“The different kinds of Intonation are most simply shown by the symbols over the relevant syllable or word in order to show falling and rising intonation; and the symbol to show fall-rise and rise-fall. Example might be: Peter, come HERE, please.”25

3. Factors that effect Pronunciation Learning


The student’s native language is an important factor that can determine his/her success or failure in learning to pronounce English. This is clearly demonstrated by the fact that the foreign accent has some of the sound characteristics of the learner’s native language. These are often obvious enough to make a person’s origins identifiable by untrained as well as trained people. Besides the learner’s native language, there are several factors that effect pronunciation learning.

a. The learner’s age

“The younger the age when the learner begins to acquire English, the better the learner’s pronunciation. In fact, complete mastery of English before age 12 generally results in accent-free speech, whereas acquisition after age 15 virtually guarantee some degree of accented ness in speech.”26

b. The learners’ exposure

“Exposure in the target language can refer to both the length of time and the intensity of the exposure over time. Generally speaking, the more time spent on learning the spoken language, the better the pronunciation.”27

c. The Learners’ Innate Phonetic Ability

“Some people simply have more skill at or aptitude for imitating or producing sound and sound patterns that are new to them. All other things equal, such learners will achieve a better pronunciation than will those learners with lesser aptitude.”28

d. The Learners Attitude and Sense of Identify


Marriane. Celce, Murcia, Teaching English as a Second or Foreign Language (second edition, Heinle and Heinle Publishers, 1991, p. 137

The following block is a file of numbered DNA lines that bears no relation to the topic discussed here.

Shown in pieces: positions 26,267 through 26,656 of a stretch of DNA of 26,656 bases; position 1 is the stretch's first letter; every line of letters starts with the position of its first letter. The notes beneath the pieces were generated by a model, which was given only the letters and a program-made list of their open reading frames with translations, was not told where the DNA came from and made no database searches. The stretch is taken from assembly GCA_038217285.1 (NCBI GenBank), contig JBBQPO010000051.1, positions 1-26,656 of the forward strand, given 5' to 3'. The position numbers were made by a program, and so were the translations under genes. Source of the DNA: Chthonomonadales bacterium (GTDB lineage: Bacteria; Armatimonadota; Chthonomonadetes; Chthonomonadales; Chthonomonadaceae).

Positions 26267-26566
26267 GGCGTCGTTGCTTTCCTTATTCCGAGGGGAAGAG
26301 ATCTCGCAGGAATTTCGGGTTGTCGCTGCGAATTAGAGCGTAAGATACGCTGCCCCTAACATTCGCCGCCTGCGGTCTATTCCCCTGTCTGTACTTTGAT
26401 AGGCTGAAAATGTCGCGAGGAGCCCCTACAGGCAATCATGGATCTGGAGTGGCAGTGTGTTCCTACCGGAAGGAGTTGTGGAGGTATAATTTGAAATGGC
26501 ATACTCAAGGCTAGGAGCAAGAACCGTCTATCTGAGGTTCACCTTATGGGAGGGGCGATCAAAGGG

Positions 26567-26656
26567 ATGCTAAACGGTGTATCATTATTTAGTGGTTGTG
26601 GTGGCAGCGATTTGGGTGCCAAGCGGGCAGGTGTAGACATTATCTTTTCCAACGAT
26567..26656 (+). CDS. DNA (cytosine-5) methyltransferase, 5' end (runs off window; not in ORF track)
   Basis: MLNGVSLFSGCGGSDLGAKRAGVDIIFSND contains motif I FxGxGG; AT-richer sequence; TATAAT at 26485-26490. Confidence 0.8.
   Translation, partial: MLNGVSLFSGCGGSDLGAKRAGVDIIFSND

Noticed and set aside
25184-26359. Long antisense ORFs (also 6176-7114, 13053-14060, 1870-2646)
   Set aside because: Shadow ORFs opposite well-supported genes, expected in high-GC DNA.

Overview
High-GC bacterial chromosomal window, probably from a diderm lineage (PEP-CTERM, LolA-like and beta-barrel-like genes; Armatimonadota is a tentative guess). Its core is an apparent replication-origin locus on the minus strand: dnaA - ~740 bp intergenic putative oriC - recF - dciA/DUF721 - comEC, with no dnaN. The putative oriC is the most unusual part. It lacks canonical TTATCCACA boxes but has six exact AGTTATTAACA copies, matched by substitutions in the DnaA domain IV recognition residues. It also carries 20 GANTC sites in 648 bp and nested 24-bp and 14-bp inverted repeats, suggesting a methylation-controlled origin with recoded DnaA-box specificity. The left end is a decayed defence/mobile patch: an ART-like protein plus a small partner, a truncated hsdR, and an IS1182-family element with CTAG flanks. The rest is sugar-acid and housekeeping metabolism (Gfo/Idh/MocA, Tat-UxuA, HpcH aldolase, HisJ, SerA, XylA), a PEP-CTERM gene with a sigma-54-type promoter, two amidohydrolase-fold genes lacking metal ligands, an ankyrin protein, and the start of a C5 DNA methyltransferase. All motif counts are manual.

Ibid, p. 137



“The attitude the learner has toward the target language and its speakers may affect his or her pronunciation (the more favorable the attitude, the better the pronunciation, for the highly motivated learner is not opposed to sounding like the target speakers.” 29

e. The Learner’s Motivation and Concern for Good Pronunciation

“This factor is of greatest importance in pronunciation instruction, if the learner’s motivation to improve is strong and if the investment of time and effort is great, there will be improvement.”30

C. The Possible Correlation between Listening Skill and Pronunciation Accuracy Listening skills has a big influence to one’s pronunciation. This is obvious and reasonable, as it is difficult indeed for one to produce a good pronunciation when she/he has never heard of it before. Wilga M. Rivers said “it is obvious that the students should hear it correctly before endeavoring to reproduce it”.31

In addition, to achieve such fluency, it suggested that a student should listen to a certain speech many times, repeatedly. It is said, “To aid students in retaining increasingly longer segments and later as a corollary in producing this longer segment, the students should listen to the same materials many times”.32

Apparently, the possible correlation between listening comprehension and pronunciation is a strong one, and it can be said that the higher skill in listening so




1. The Purpose of the Study

a. To know whether there is any correlation between listening skill and pronunciation.

b. To obtain the empirical data about the formulated problem

2. Place and Time of the Study

The research took place at SMK (Vocational high school) Puspita Bangsa Ciputat which is located on Jl. Aria Putra No.9 Ciputat Tangerang. The research was held on May 2nd up May 30th 2006.

3. Technique of Sample Taking.

The writer took the population at the first year of SMK (Vocational high school) Puspita Bangsa Ciputat. There are two classes and total population is about 50 students. In this case, the writer only took one class as the population and sample of experiment class. There are about 30 students of the first grade. The experiment class was done in the morning class. She took 30 students from the class as the sample of the research.